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Fwd Hospital Bars Visit by PCBs Expert

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  • jacky_0greene
    A long-simmering controversy over a proposed incinerator erupted in Kirkland Lake again yesterday when North America s top medical expert on the dangers of
    Message 1 of 1 , Oct 6, 2002
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      A long-simmering controversy over a proposed incinerator erupted in
      Kirkland Lake again yesterday when North America's top medical expert
      on the dangers of PCBs found himself barred from the local hospital.

      Dr. Peter Orris, a professor of medicine at the University of
      Illinois, whose visit was sponsored by the Ontario College of Family
      Physicians, was told he wasn't welcome at the 60-bed Kirkland Lake
      Hospital.

      "I thought it was outrageous. I've given this talk at medical
      facilities all over the world and I have never been turned away at
      the door before. It reflects badly on the board of governors," said
      Orris in a telephone interview from North Bay Airport, where he
      caught a flight back to Chicago last night.

      Orris, president of the medical staff at Cook County Hospital in
      Chicago, said it's not uncommon for the medical staff of a facility
      to invite him to a hospital to give an opinion.

      "I'd be scandalized if it happened to someone I had invited," said
      Orris, who spent the morning talking to medical staff at the nearby
      New Liskeard Hospital, where the welcome mat was rolled out.

      Hal Fjeldsted, Kirkland Lake Hospital chief executive officer, said
      Orris was barred because organizers failed to get permission for his
      visit.

      That's "nonsense," said family practitioner Dr. Richard Denton. "We
      frequently have various people visit the hospital to give lectures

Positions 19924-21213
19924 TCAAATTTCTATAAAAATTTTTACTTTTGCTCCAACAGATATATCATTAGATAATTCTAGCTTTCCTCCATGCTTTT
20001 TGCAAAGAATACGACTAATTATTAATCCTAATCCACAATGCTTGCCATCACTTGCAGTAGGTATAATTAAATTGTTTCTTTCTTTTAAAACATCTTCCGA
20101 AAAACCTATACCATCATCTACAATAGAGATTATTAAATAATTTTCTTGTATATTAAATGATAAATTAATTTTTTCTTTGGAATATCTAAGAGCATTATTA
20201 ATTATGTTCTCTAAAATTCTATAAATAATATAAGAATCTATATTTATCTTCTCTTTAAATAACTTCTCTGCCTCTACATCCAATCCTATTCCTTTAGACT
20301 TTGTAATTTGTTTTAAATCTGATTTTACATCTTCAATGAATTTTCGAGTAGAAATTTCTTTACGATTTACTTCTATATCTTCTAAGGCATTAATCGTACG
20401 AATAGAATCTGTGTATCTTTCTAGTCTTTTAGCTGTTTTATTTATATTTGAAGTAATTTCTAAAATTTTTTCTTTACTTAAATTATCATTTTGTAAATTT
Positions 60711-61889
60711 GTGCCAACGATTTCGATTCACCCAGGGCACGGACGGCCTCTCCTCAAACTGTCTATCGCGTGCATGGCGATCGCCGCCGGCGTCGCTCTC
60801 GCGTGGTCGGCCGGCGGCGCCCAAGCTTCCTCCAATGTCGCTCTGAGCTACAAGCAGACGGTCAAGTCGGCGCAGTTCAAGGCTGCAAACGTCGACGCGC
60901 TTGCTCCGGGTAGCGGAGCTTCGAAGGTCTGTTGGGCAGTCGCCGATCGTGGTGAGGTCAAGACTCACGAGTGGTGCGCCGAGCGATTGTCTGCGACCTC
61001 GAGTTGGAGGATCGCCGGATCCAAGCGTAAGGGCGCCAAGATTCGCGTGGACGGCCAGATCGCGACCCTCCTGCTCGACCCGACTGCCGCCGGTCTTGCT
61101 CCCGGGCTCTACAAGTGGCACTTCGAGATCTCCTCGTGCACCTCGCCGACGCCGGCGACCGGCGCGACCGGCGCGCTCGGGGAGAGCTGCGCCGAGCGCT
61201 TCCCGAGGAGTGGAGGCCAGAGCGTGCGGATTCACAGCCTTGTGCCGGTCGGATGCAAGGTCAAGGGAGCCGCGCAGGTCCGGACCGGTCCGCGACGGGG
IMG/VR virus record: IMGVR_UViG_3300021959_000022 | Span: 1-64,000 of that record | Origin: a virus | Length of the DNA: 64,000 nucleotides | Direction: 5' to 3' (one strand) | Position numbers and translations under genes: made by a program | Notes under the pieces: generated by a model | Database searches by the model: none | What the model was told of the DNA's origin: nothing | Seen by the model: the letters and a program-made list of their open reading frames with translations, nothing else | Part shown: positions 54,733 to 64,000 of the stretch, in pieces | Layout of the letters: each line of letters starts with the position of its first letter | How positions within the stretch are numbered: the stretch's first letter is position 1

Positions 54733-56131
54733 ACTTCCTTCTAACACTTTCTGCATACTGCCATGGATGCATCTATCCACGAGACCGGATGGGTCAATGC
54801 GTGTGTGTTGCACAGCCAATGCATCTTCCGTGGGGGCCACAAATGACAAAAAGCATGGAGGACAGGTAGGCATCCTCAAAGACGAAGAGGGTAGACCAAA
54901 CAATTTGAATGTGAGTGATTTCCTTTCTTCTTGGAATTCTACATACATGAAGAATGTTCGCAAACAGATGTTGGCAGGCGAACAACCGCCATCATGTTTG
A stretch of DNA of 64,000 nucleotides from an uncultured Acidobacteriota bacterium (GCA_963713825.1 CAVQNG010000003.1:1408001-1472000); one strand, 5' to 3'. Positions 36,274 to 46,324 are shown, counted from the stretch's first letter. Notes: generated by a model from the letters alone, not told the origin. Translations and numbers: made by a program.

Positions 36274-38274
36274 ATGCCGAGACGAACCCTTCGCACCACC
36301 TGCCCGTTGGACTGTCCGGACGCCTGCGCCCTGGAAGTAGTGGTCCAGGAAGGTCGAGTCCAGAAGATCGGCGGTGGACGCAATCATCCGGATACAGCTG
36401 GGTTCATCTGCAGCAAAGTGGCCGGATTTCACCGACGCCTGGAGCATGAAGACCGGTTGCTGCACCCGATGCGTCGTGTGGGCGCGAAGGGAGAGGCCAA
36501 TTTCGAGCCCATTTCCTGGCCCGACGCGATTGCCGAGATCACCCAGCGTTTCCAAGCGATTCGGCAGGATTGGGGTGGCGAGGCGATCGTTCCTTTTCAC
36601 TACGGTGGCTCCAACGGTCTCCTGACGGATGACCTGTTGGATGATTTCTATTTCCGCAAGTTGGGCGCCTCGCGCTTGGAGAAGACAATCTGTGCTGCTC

and talk to the medical staff, but because he's a world expert who
      was going to talk about the dangers of PCBs, he was barred."

      Orris moved his lecture to a motel.

      With a proposal by Vancouver-based Bennett Environmental Inc. for a
      Kirkland Lake incinerator that would remove PCBs, dioxins and other
      dangerous chemicals from contaminated soils going through the
      environmental assessment process, local physicians wanted to hear
      about any potential health risks, Denton said.

      At their request, the Ontario College of Family Physicians sponsored
      a visit by Orris, who is considered a world expert on the subject,
      said Riina Bray, chair of the college's environmental health
      committee.

      Denton, a former mayor, initially supported the proposal as long as
      it was to be "out in the middle of nowhere," but changed his mind
      when he heard it was to be in town. He was one of 34 doctors who
      signed an April 10 declaration that the facility is "not in the
      public's best interest."

      Mayor Bill Enouy, the pro-Adams Mine campaigner who won office just
      as Toronto killed a plan to ship garbage there, said more than 80 per
      cent of Kirkland Lake's 8,600 residents support Bennett's proposal
      for a "contaminated soil thermo-treatment facility."

      "Get it straight - it's not an incinerator," said Enouy.

      Orris said he wasn't in town to discuss the pros and cons of the
      project.

      "These organic pollutants, which are toxic to humans, are already
      present in the environment. It's up to the people of Kirkland Lake to
      determine if adding a little bit more is going to make a difference."

      Ontario Hospital bars visit by PCBs expert
      Speech caught up in controversy over waste facility

      By Roberta Avery
      The Toronto Star
      Tuesday, October 1, 2002
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